About Me

MPhys (Oxon), PhD (Reading)

I am a glacial modeller, with interests in large and small scale dynamic modelling, calving and subglacial hydrology.

Beginning in 2003, I played a central role in the development of the Glimmer-CISM community ice sheet model. Glimmer-CISM is a regional ice model that can be flexibly coupled to a GCM, through a highly-configurable interface.

More recently, I have used Elmer/Ice to model processes of iceberg calving at tidewater glacier margins. I have also begun to work on modelling subglacial hydrology and its influence on ice dynamics.

Running through all these topics is a concern for the application of sound software engineering techniques to scientific programming. Numerical models form the foundations on which much of the geosciences are built, but while the numerical and mathematical approximations used in these models are the subject of scrutiny and discussion, the way that code is developed is often given less thought. My interest in this topic led to my participation in founding the EGU journal Geoscientific Model Development.

My teaching responsibilities in Geography include the coordination of Level 1 tutorials, and the teaching of statistical techniques to Level 2 students.

Areas of Expertise

  • Ice Sheet Modelling
  • Glaciology
  • High Performance Computing
  • Scientific Software

Publications

  1. & Upper bounds on subglacial channel development for interior regions of the Greenland ice sheet. Journal of Glaciology 60(224), 1044-1052.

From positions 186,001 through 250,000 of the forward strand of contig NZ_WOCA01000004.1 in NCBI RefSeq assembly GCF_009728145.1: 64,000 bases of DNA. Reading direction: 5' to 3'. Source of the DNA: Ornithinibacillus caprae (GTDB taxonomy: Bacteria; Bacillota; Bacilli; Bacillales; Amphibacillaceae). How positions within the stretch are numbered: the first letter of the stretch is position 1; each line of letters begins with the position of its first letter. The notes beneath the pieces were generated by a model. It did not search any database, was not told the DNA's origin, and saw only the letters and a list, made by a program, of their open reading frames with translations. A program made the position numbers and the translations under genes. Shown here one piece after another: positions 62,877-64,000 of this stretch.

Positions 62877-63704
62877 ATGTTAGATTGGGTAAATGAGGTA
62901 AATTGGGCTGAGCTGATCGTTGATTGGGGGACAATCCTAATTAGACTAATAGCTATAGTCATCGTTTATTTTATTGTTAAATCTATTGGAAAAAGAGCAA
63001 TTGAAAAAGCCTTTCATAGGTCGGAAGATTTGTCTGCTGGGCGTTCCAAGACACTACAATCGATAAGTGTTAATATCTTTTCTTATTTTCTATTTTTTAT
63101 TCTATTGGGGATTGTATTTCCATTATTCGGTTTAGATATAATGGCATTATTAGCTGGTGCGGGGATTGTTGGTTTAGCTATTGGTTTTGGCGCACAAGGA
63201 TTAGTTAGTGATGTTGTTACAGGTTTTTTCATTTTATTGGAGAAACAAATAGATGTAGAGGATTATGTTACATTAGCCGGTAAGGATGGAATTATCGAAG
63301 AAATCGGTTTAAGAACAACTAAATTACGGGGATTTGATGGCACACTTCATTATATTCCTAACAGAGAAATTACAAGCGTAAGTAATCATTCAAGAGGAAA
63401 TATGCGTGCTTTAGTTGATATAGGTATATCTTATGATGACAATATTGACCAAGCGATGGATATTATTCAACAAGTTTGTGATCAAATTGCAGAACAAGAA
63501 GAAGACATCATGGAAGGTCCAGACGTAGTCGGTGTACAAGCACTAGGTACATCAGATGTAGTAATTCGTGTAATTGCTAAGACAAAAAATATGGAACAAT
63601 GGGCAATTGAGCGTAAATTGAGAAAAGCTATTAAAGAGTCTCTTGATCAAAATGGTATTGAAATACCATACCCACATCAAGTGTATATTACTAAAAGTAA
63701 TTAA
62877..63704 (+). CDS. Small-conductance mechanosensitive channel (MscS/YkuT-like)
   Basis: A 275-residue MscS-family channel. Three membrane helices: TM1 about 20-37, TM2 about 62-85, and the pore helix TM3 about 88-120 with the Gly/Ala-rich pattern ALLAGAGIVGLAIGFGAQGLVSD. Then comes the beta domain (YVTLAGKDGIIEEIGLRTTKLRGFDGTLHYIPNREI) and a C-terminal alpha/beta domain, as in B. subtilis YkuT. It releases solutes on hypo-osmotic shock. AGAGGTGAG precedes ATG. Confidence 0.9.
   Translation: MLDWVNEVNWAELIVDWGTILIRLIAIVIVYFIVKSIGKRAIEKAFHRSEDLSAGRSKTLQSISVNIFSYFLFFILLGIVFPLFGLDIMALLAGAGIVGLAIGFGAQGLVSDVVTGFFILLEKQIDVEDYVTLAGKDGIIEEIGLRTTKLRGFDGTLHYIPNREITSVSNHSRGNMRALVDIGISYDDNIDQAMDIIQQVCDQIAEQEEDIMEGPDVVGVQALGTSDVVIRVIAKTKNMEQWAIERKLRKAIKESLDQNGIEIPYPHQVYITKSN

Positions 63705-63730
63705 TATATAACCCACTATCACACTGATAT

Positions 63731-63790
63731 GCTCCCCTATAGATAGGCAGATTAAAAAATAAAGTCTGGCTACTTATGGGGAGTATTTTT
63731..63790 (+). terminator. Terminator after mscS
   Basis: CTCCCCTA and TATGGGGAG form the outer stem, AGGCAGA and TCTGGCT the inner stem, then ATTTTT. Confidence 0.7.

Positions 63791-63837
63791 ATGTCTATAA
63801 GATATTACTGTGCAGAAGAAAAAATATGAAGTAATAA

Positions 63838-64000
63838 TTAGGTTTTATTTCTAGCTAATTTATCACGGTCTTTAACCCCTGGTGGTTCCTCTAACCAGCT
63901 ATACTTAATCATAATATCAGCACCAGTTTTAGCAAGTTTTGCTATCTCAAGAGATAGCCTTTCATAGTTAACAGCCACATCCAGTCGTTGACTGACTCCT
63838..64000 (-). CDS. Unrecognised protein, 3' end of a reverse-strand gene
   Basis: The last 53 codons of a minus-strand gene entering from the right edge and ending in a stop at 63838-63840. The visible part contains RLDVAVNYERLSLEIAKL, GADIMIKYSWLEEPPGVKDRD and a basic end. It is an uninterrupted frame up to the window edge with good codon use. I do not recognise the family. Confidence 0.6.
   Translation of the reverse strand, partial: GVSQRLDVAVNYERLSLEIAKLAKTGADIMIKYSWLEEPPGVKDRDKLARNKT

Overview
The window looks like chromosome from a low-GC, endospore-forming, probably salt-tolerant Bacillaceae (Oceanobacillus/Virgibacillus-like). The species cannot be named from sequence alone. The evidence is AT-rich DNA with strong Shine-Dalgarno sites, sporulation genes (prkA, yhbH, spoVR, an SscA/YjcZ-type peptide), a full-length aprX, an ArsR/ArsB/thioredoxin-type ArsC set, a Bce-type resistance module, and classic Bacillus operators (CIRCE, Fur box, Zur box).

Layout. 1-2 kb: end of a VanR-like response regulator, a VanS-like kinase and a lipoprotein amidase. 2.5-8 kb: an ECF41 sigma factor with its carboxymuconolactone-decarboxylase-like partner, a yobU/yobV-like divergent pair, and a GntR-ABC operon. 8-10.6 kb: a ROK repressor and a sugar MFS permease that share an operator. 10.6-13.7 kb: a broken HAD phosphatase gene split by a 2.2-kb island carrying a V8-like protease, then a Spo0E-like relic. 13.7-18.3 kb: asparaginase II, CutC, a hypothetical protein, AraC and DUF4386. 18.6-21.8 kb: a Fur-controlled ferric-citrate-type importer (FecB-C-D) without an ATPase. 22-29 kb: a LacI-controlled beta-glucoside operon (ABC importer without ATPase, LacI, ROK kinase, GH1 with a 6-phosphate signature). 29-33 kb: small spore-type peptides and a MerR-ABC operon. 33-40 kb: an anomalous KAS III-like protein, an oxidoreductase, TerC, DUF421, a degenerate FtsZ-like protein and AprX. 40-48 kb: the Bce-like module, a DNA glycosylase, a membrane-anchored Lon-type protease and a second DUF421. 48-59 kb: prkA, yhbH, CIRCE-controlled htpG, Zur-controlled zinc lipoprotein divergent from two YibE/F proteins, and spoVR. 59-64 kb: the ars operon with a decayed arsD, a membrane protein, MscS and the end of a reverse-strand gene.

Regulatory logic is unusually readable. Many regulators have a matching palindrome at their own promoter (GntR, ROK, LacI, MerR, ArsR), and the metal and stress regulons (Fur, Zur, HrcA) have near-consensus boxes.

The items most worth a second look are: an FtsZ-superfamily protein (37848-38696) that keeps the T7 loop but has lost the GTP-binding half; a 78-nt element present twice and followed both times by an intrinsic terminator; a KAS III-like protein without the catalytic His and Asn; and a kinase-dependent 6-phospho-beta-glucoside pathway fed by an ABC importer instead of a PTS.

2. & Modelling environmental influences on calving at Helheim Glacier in eastern Greenland. The Cryosphere 8(3), 827-841.
  3. & A High-Resolution Sensor Network for Monitoring Glacier Dynamics. IEEE Sensors Journal 14(11), 3926-3931.
  4. & Testing the effect of water in crevasses on a physically based calving model. Annals of Glaciology 53(60), 90-96.
  5. & Modelling large-scale ice-sheet–climate interactions following glacial inception. Climate of the Past 8, 1565-1580.
  6. & Investigating the sensitivity of numerical model simulations of the modern state of the Greenland ice-sheet and its future response to climate change. The Cryosphere 4(3), 397-417.
  7. & The Glimmer community ice sheet model. Journal of Geophysical Research 114(F2), n/a
  8. & Closure of the Panama Seaway during the Pliocene: implications for climate and Northern Hemisphere glaciation. Climate Dynamics 30(1), 1
  9. & A variational method for orographic filtering in NWP and climate models. Quarterly Journal of the Royal Meteorological Society 132(619), 1795

Teaching

  • GEG264B Environmental Research Methods B

    The module builds upon student knowledge covers research project design, data collection and data analysis. Students are introduced to a range of laboratory and field techniques in physical geography along with statistical analyses and presentation skills. They gain experience in describing and interpreting results derived from laboratory techniques concerned with reconstructing the depositional history of sediments, chemical analysis of sediments from a variety of sources and the simulation of geomorphological processes. Students are also introduced to dissertation research. The module culminates in a poster presentation (including short oral introduction to poster) on one of the projects they have undertaken.